Flashcards in Deep Vein Thombosis and Pulm Embolism Deck (29):
Two types of DVT?
Proximal DVT (popliteal, femoral, iliac) or distal DVT (calf)
Two most common places for DVT?
Posterior tibial vein and peroneal vein
What is the most common form of DVT in pregnant womean?
Left lower extremity due to fetal compression of left iliac vein
3 components of Virchow Triad?
Hypercoagulability, vessel injury, circulatory stasis
Why are pregnant women at an increased risk of having a DVT or PE?
Increased coagulation factors
What are inherited risk factors for DVT?
Factor V Leiden (most common), prothombin gene mutation, protein C/S deficiency, antithrombin deficiency, dysfibrinogenemia
What are acquired risk factors for DVT?
Recent surgery (hip/knee), immobilization, malignancy, oral contraceptives, HRT, pregnancy, obesity, inflammation (AutoImmune)
Clinical presentation of DVT?
Leg pain, tenderness and warmth, swelling, discoloration, palpable chord
What is Phlegmasia cerulean dolens?
Clinical sign of severe DVT. Massive obstruction and cyanosis
Calf circumference that measures ______ increases probability of DVT?
Greater than 3cm
What is the preferred method of diagnosis of DVT? When should it be ordered?
Compression venous duplex ultrasound. Should be ordered same day
What is the GOLD standard for diagnosis of DVT? What are some complications?
Ascending contrast venography. Uncomfortable, can induce DVT, only used if noninvasive test uncertainty
What other test can be ordered if DVT suspected?
D-dimer, hypercoagulable state screening (CBC, TP, aTTP, protein C/S, antithrombin, factor V Leiden)
These individuals should raise suspicion of hypercoagulable state?
Younger individuals with DVT
All patients with _____ will require anticoagulation and 90% of ________ result from ________.
proximal DVT, PE, proximal DVT
These individuals can be monitored every 2 weeks with ultrasound?
Distal DVT and high risk of bleeding
________ score of >13% will require no antocoag.
HTN, abnormal liver or renal function, stroke, bleeding, labile INR, Eldery (>65), drugs or alc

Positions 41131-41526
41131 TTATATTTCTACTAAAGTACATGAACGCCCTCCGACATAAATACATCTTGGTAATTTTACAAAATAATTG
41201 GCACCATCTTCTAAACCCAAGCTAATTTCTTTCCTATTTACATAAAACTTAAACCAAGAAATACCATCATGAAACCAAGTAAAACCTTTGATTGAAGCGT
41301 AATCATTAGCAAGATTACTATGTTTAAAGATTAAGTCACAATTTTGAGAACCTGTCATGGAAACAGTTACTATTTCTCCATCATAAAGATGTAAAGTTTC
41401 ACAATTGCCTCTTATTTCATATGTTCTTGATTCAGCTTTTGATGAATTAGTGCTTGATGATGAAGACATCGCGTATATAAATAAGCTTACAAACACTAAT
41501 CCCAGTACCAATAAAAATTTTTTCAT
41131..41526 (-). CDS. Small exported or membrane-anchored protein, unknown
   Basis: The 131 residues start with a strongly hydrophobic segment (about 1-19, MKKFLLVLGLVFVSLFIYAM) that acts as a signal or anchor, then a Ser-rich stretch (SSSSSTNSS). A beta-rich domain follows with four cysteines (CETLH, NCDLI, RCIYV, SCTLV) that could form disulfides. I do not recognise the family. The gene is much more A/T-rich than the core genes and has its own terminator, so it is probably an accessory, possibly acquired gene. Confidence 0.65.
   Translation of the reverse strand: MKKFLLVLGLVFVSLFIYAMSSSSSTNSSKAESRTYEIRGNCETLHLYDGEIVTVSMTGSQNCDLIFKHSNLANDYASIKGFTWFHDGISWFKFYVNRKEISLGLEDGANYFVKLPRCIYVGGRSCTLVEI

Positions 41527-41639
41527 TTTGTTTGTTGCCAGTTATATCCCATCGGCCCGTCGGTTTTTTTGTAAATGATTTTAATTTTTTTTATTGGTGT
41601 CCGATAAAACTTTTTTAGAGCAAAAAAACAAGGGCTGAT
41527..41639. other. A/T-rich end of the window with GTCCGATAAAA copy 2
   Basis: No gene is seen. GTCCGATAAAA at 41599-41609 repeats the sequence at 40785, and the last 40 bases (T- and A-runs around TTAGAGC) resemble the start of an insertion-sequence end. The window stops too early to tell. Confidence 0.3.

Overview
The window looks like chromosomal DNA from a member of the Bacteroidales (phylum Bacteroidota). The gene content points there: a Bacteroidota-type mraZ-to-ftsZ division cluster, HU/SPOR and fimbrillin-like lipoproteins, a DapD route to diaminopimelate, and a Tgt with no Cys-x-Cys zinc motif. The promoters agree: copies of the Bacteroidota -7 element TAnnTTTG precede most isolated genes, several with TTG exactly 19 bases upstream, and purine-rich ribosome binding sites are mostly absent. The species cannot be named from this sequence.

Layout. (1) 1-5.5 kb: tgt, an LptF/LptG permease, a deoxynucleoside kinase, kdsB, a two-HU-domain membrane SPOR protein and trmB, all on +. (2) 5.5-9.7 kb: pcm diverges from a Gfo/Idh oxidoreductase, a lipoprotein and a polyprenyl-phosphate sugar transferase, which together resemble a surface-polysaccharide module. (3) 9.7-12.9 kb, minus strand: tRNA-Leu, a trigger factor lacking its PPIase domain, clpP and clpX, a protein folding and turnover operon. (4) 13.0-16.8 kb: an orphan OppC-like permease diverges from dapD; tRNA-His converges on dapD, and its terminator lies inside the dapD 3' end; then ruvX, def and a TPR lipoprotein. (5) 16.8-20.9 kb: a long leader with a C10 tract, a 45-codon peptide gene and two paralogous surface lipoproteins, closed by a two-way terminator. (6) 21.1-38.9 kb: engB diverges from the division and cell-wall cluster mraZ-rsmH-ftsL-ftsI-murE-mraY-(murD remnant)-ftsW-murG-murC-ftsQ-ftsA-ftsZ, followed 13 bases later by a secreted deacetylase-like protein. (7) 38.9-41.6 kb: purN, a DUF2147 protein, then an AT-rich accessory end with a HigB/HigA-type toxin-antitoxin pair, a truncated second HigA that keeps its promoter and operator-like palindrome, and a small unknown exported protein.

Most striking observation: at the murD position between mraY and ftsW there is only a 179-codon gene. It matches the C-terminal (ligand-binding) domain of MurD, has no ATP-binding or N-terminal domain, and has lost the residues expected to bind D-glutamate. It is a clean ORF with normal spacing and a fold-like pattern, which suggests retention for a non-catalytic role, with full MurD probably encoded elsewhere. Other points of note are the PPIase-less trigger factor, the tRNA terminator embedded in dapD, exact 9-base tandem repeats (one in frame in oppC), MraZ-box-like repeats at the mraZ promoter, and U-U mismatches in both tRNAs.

Individuals with recurrent DVT are treated for how long?
indefinitely or if they have multiple risk factors
Individuals with first episode of DVT are treat for how long?
3 months (sx, high risk bleeding) OR 6 months if persisent risk factors not resolved (cancer, immobile)
PE can arise from?
DVT, air, fat, tumor cells
Pathophysiology of PE?
Emboli gets lodged in the arteries of lungs This leads to reduction of pulm circulation and infarcted areas. Tachypnea and hypoxia can result. Vasoconstriction and increased pulm resistance occur. This can cause atelectasis. If more than 50% pulm circ. occluded, right sided heart failure can occur.
Clinical presentation of PE?
DYSPNEA (can be sudden & severe), CHEST PAIN, COUGH, hemoptysis, tachypnea, tachycardia, syncope, JVD, gallop can occur, cyanosis
Typical physical examination findings of PE?
Rarely demonstrate specific findings
Diagnostic testing for PE?
CBC, ESR, ABG (resp. alk & hypocapnia. Can progress to resp. acid & hypercapnia if shock), BNP, Troponins, Ddimer, check PT/aPTT
ECG findings for PE?
S1Q3T3 sign of acute cor pulmonale
Common CXR findings of PE?
Hampton's hump, Westermark sign (blunting of pulm arteries) these are rare, atelectasia, pleural effusion
What is the diagnostic test of choice for PE?
Multidetector CT pulmonary angiography
In this disease, patients have autoantibodies that activate thombotic processes?
Antiphospholipid antibody syndrome (APS)